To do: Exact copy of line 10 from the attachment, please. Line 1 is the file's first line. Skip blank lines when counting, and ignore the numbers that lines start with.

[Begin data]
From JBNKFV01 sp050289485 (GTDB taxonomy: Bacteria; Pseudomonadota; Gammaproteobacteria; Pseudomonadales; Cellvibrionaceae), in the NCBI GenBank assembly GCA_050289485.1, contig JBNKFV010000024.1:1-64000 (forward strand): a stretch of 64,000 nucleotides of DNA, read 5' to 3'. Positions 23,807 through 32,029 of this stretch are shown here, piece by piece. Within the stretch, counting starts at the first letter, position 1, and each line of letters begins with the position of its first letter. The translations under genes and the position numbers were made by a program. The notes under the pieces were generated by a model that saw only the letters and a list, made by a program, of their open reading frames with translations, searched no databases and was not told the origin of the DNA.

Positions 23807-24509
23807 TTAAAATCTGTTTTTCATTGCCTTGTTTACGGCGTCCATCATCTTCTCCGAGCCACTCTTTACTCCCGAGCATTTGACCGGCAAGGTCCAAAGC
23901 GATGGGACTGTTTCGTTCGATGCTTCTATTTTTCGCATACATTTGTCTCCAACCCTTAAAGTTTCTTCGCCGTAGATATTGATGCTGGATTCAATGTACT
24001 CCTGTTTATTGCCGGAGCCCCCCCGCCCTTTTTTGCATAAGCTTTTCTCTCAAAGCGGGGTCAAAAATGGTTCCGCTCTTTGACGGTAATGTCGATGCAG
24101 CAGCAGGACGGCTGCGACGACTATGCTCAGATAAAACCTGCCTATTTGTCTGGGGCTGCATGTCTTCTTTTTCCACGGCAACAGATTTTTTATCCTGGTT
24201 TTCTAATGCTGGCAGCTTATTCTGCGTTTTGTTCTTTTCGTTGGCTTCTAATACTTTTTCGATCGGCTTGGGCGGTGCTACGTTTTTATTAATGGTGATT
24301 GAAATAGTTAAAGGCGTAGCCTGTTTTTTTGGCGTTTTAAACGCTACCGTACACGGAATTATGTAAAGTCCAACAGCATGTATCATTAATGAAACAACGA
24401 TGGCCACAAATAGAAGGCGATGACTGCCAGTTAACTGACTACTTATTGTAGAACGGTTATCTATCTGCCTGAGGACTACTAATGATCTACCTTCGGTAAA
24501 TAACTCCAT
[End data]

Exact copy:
24501 TAACTCCAT